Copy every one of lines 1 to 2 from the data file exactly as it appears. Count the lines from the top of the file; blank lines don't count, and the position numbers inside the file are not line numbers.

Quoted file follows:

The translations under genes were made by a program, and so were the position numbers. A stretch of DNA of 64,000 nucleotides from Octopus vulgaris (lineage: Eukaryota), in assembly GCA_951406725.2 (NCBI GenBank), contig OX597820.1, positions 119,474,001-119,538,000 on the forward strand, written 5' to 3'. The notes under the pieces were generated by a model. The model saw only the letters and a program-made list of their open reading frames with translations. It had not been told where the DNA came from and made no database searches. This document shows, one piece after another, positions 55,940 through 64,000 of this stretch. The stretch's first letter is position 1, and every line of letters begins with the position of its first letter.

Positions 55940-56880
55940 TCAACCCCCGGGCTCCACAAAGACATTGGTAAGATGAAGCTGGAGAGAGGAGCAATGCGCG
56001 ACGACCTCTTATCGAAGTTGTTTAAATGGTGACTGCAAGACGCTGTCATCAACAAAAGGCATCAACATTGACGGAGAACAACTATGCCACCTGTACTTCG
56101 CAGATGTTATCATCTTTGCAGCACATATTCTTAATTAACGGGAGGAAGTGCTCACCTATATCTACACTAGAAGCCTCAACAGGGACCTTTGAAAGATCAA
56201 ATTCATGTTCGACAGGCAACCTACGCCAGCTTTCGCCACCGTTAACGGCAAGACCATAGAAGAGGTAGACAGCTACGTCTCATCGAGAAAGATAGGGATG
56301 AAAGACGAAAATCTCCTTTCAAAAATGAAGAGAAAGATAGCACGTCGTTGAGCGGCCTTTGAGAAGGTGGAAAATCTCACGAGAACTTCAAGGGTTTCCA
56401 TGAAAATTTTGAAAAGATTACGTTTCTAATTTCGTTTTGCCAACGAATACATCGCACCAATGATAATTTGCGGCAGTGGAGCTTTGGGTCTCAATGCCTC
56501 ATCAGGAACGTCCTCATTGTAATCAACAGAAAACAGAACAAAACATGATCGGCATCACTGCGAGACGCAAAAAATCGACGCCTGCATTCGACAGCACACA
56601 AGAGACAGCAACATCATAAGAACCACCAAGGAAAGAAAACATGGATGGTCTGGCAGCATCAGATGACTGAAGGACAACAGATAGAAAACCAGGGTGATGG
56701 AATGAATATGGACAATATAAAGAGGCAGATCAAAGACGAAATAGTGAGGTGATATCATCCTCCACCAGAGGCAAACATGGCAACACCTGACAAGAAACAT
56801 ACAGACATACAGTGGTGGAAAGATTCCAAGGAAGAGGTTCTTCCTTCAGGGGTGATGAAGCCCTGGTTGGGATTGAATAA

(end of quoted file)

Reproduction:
The translations under genes were made by a program, and so were the position numbers. A stretch of DNA of 64,000 nucleotides from Octopus vulgaris (lineage: Eukaryota), in assembly GCA_951406725.2 (NCBI GenBank), contig OX597820.1, positions 119,474,001-119,538,000 on the forward strand, written 5' to 3'. The notes under the pieces were generated by a model. The model saw only the letters and a program-made list of their open reading frames with translations. It had not been told where the DNA came from and made no database searches. This document shows, one piece after another, positions 55,940 through 64,000 of this stretch. The stretch's first letter is position 1, and every line of letters begins with the position of its first letter.

Positions 55940-56880